Meet the Media Specialist Behind Gainesville High School

I had the privilege of interviewing Gainesville High School’s very own media specialist Robert Coe.

When selecting a practitioner to interview, I chose someone in the education industry because it is a field that can tend to fly over our heads. 

Robert Coe has served in the media specialist role for six years and has been in the education industry for a total of 26 years.

He received his bachelor's in creative writing from Florida State University and began teaching in Miami at Palm Meadow.

He stayed in this position for 10 years and eventually moved to California to work for Universal Music Group as an IT worker. 

“When I made the move to California, I only had 600 dollars to my name,” says Coe. 

I was beyond excited to hear about his time at UMG because the music industry is what I hope to pursue after college.

After working in this position, Robert decided to earn his master's degree in IT at Barry.

After that season of his life, he came back to Florida to work as an instructional designer in Orlando before deciding to come to Gainesville in 2005.

He came back to Gainesville to do more teaching before becoming a media specialist.

This man has been in so many roles, and his story is truly inspiring.

In his current role as the media specialist, Coe oversees the school's catalogs which contains over 22,000 books.

He helps to make sure all the books and catalogs are current and not outdated.

He also oversees the technology in the school.

This contains the over 160 laptops in the school as well as more technical things such as TVs and projectors.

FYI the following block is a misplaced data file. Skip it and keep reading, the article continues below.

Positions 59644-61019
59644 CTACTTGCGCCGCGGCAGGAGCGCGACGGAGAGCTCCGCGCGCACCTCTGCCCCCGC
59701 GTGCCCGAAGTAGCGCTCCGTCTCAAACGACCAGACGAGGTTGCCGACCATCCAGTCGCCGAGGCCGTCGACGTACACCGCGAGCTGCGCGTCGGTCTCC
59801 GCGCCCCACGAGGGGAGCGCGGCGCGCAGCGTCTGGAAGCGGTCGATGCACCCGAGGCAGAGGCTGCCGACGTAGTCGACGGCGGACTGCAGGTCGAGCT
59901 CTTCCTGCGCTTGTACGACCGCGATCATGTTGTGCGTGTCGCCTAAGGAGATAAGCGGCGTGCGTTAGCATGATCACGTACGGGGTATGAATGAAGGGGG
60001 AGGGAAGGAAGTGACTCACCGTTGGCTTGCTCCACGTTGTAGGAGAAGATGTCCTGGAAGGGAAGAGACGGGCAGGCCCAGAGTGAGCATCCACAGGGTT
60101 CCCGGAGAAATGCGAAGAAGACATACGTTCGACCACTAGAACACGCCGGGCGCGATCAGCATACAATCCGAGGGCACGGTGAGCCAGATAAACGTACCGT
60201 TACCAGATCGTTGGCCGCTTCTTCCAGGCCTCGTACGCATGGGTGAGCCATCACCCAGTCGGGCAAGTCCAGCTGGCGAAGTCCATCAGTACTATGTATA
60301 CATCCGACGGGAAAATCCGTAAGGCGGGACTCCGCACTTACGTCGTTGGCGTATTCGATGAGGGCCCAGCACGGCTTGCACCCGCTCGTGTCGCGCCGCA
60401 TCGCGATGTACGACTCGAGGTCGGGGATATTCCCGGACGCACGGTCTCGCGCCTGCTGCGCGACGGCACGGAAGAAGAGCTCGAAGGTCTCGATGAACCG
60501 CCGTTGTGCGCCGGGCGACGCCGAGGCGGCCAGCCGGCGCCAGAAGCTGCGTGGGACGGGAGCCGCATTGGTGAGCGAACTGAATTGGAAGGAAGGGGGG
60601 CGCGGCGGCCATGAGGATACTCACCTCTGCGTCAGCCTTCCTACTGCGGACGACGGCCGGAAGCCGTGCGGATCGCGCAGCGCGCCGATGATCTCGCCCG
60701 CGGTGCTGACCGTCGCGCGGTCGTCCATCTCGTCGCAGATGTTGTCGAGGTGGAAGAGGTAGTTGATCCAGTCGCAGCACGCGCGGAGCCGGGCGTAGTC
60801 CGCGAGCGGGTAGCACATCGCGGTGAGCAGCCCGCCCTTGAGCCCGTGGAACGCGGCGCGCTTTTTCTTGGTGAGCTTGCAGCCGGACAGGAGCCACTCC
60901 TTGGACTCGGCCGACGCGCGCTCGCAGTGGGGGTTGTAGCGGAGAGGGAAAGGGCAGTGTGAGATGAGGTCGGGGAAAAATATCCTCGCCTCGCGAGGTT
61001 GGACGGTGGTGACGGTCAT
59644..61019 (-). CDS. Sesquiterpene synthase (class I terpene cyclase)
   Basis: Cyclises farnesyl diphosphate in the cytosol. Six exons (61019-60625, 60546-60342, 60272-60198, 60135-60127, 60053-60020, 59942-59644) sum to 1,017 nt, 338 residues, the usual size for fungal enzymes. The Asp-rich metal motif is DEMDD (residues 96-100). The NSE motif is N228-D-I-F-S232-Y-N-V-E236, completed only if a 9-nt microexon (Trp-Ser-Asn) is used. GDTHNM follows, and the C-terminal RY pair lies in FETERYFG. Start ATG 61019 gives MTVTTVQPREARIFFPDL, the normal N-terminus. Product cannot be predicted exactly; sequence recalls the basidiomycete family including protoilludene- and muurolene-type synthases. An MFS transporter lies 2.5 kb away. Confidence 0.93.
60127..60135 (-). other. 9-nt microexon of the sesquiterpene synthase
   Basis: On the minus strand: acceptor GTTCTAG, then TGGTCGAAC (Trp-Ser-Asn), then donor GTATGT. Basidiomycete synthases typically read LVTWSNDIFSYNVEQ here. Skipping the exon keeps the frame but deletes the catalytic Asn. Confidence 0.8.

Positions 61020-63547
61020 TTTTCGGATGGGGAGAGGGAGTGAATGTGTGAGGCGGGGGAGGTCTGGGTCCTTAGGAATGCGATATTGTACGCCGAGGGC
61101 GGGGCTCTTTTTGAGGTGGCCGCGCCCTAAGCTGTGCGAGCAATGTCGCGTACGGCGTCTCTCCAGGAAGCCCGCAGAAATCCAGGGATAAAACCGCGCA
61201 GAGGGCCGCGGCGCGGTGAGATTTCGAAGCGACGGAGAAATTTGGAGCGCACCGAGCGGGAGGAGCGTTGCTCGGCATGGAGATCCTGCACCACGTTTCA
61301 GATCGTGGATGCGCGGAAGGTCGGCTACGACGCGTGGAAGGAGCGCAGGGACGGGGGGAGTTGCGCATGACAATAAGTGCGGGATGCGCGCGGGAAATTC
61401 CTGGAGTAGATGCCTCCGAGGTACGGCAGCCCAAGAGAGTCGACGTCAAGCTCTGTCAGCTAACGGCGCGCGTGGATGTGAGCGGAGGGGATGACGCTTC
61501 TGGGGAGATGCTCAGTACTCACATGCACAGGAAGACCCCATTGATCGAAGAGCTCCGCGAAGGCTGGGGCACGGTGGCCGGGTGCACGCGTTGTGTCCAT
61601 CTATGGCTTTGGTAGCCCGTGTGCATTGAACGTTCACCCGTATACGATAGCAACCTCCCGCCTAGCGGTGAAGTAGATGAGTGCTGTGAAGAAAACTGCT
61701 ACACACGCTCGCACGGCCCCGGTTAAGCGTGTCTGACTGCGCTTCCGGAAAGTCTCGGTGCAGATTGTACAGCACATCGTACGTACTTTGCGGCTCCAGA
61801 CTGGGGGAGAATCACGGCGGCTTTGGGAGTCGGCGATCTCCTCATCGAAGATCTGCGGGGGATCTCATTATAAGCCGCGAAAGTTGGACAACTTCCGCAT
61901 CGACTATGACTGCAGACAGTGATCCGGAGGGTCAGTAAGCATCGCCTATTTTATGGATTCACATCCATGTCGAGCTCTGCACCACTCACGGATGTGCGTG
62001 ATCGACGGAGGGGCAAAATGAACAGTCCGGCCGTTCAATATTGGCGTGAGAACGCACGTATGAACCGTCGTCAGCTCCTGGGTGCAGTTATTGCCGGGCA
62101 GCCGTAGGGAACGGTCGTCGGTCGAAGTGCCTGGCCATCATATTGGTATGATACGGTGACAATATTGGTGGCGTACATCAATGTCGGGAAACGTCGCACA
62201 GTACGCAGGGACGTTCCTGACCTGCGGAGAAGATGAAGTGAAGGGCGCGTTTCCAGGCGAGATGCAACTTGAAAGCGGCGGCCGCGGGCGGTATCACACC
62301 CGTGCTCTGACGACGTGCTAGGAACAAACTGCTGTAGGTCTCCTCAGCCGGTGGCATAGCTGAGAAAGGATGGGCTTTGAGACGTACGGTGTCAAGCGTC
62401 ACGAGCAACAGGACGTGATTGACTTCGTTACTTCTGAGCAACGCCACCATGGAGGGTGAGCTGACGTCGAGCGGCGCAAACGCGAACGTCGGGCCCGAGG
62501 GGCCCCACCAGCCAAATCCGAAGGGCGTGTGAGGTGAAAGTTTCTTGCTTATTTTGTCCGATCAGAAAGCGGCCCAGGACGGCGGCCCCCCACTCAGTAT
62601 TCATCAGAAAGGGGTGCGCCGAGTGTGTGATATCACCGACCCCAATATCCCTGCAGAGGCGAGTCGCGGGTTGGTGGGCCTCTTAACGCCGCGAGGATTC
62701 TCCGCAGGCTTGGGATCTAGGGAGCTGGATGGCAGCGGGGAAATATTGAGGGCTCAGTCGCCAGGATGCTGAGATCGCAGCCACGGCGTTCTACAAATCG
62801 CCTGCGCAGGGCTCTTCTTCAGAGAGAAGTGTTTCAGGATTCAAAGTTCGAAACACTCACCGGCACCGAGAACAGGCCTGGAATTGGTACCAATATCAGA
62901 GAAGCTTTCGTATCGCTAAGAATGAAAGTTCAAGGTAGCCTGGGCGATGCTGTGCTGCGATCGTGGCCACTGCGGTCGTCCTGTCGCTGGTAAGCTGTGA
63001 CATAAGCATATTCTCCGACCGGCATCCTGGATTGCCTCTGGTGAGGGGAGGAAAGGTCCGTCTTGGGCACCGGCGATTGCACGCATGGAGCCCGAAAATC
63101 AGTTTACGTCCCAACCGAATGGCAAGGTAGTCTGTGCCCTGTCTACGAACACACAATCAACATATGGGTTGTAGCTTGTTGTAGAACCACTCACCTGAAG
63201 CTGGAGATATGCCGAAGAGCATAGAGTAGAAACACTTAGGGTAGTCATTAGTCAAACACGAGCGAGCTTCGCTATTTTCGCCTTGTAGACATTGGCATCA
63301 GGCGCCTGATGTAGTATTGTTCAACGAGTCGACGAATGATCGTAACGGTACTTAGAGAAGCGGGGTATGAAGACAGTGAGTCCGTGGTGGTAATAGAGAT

He does his best to establish a fun environment for students to get their foot in the door of the library to make it a more fun place to learn; this includes promoting book clubs or partnering with businesses to make learning exciting.

He also helps run the website and maintains the databases for teachers and students.

Something I enjoyed hearing about from my interview with Robert Coe was the challenges faced in the education industry.

There is a huge difference between working in the public sector and working in the private sector.

He mentioned that in the field of education, there’s a huge lack of materials that come from a lack of funding. 

“It’s tough. You feel beaten down sometimes.” 

Something I didn’t know about Alachua County schools was that some are run through property taxes.

Since the University of Florida owns most of these areas, they are exempt from paying these property taxes.

This takes a toll on Alachua County schools and their funding. 

“We are constantly having to make a plea to the public stating the money that we need.” 

This falls back on the teachers and staff in the education industry and puts an enormous amount of stress on their careers.

I asked Coe how he and the rest of the staff crawl out of this hole that they’re placed in. 

“You’re not always going to have the resources that you want. Because of this, you’re going to have to find creative ways to do the best with what you have. You do what you do and try to maintain a level of efficiency and accountability. Whatever students and teachers need, they should have.” 

Robert Coe states that his career is fulfilling because he looks at it as a way to support teachers. They need all the support they can get.

I asked Robert what advice he had for young practitioners: He told me to always stay ahead and always stay up to date. In a field like this, things are always changing. It’s important to remember that new news today is old news tomorrow.